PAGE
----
Like many parts of the world, healthcare in Southeast Asia faces many challenges as well as opportunities. The developed markets of Southeast Asia have a growing ageing population combined with rising costs in a tight economy. The emerging markets of Southeast Asia face a higher demand for healthcare, but with inadequate infrastructure and clinical capacity to serve the needs of the population. This places a heavy toll on both the healthcare providers as well as patients and their families, as infrastructure development will take time to catch up with demand. At Medtronic, we recognise the constraints of the developed and emerging markets and are committed to improving patient outcomes, optimising costs and expanding access to care to counter these growing challenges.

    The WHO indicates that the three highest contributors of non-communicable disease mortality are cardiovascular disease, cancer and diabetes. [3] Medtronic’s portfolio covers a broad spectrum of these disease areas as well as other therapies and as such, we take a ‘continuum of care’ approach to addressing these conditions, taking into consideration the awareness and education of patients and diagnosis at the front end, looking at referral pathways and treatment and post intervention care at the back end. We recognise that no one party can do all that is needed to take this transformative approach, so a key aspect of our strategy focuses on instituting new ways of working and collaborating with like-minded partners.

    As an example, Medtronic recently signed two MOUs – one with National Neuroscience Institute to establish a Centre of Excellence for deep brain stimulation to advance treatment for patients with Parkinson’s Disease, and another with SingHealth to set up a Centre of Excellence in diabetes treatment and management in Southeast Asia. Through these efforts, we are educating physicians and patients about advanced life-enhancing technologies and therapies, while working to make them more accessible in the region.

    Accessibility to care in Southeast Asia is not limited to challenges of patient and physician awareness and education, but as mentioned earlier, they include a variety of other constraints, such as inadequate infrastructure, clinical capacity as well as many inefficiencies, which drive up the cost of care. Each of these requires different solutions and different partnerships to strengthen health systems and improve delivery of innovative treatments and therapies across the region. Guided by our Mission, Medtronic is committed to alleviating pain, restoring health and extending life, and this means taking a progressive approach to leading, partnering and facilitating the development of solutions to help take healthcare Further, Together.

    10) How does Medtronic plan to partner and align focus with governments and healthcare organisations to address the pressing healthcare issues in Southeast Asia?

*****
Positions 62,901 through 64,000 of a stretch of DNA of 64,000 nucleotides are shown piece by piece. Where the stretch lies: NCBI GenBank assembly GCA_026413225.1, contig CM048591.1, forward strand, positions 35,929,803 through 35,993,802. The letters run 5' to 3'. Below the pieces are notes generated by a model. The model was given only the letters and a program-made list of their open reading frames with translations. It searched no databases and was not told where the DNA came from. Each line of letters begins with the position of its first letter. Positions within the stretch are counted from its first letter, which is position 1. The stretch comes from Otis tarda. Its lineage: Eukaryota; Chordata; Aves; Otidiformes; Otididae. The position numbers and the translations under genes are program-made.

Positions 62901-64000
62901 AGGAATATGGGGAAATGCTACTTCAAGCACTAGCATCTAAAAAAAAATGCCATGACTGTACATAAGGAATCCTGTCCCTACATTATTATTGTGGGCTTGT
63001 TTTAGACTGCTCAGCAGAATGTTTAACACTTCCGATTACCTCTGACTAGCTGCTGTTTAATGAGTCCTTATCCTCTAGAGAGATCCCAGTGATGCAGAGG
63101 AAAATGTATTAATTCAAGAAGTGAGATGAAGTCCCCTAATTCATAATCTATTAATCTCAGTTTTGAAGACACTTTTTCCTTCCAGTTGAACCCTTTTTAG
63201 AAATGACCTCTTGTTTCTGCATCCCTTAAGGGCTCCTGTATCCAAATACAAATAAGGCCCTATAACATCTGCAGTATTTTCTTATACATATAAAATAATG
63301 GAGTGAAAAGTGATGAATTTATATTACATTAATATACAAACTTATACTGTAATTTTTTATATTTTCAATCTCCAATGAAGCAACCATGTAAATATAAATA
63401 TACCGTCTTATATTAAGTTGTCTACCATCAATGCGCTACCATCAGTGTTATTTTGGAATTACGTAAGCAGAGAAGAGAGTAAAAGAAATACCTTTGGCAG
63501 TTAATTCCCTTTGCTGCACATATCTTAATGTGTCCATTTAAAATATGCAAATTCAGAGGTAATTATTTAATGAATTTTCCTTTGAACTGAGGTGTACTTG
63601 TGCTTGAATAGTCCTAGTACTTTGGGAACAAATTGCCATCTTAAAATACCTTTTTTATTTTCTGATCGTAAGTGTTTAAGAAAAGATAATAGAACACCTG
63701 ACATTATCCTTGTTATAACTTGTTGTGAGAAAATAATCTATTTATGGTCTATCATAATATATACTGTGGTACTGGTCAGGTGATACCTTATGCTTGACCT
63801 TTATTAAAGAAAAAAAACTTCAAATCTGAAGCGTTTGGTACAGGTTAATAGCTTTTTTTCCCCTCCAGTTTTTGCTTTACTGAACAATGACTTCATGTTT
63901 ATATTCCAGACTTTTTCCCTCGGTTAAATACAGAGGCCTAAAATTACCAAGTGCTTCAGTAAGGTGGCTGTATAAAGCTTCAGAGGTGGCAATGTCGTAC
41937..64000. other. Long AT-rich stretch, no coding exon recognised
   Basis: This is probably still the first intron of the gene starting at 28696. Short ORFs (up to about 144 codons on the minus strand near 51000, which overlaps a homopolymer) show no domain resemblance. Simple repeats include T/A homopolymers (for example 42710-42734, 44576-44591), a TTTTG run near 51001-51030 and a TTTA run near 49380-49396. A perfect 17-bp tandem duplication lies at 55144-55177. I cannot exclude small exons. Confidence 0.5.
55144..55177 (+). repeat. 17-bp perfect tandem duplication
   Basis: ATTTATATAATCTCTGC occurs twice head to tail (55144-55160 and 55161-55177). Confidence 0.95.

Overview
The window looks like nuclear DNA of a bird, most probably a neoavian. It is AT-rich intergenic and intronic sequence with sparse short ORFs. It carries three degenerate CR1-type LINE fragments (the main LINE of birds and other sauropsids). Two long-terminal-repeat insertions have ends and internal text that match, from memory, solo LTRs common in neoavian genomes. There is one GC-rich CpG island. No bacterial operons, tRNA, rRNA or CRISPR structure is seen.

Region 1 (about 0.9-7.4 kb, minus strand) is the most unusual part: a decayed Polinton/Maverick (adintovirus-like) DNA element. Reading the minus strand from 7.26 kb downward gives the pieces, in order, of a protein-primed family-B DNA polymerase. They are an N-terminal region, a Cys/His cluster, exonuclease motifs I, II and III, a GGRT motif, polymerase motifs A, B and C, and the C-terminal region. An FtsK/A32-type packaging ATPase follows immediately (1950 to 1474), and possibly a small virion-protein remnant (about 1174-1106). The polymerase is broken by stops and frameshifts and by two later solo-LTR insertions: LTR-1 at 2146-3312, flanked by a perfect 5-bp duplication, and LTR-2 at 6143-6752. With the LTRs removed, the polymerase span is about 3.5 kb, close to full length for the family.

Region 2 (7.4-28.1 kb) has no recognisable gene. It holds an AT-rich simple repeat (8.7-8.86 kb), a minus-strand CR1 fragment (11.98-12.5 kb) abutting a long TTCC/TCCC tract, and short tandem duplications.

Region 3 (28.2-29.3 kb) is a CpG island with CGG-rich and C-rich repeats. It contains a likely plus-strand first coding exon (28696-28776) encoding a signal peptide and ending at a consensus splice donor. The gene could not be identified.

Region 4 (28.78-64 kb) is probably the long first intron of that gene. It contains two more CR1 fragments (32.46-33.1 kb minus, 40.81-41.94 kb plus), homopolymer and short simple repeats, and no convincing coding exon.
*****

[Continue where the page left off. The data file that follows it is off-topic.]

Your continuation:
At the 26th Ministerial Meeting in 2014, the Asia Pacific Economic Cooperation (APEC) Leaders endorsed the “Healthy Asia Pacific 2020”. [4] This immediately becomes very relevant for Medtronic to play a role in the seven countries in Southeast Asia: Brunei Darussalam, Indonesia, Malaysia, Philippines, Singapore, Thailand, and Vietnam with high growth potential.

    We believe that the initiative sets forth a new set of health management responses through 2020 that can help in inclusive growth for the region’s people, trade and economic security.

    With that, Medtronic plans to partner with relevant stakeholders, including healthcare organisations and the governments in Southeast Asia to build focus on the following:

    • Enhance healthcare access and reimbursement
    • Explore value-based healthcare through integrated healthcare solutions
    • Expand relevant training and awareness to expand therapy access to meet the needs of national healthcare priorities
    • Ensure a voice for patients through working with patient organisations
    • Enhance government’s understanding of the value of health to economic growth and development

    References

    1. World Health Organization. WHO Global report on diabetes. www.who.int/diabetes/global-report. World Health Organization 2016 WHO/NMH/NVI/16.3. Last updated 6 April 2016.
    2. Ministry of Health, Press Room. https://www.moh.gov.sg/content/moh_web/home/pressRoom/speeches_d/2016/speech-by-minister-fo-health--mr-gan-kim-yong--at-the-moh-commit.html. Last Updated 13 Apr 2016.
    3. World Health Organization. Media Centre, Noncommunicable diseases, Fact Sheet. https://www.who.int/mediacentre/factsheets/fs355/en/. Last accessed January 2015.
    4. Asia-Pacific Economic Cooperation. Health Working Group. https://www.apec.org/Groups/SOM-Steering-Committee-on-Economic-and-Technical-Cooperation/Working-Groups/Health.aspx. Last accessed August 2014.

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    APBN Editorial Calendar 2018
    January:
    Obesity / Outlook for 2018
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    Searching for the fountain of youth
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    Women in Science - Making a difference
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    Digestive health in the 21st century - Trust your guts
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    Dental health - The root to good health
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    Water management - Technologies for biotech and pharmaceutical industries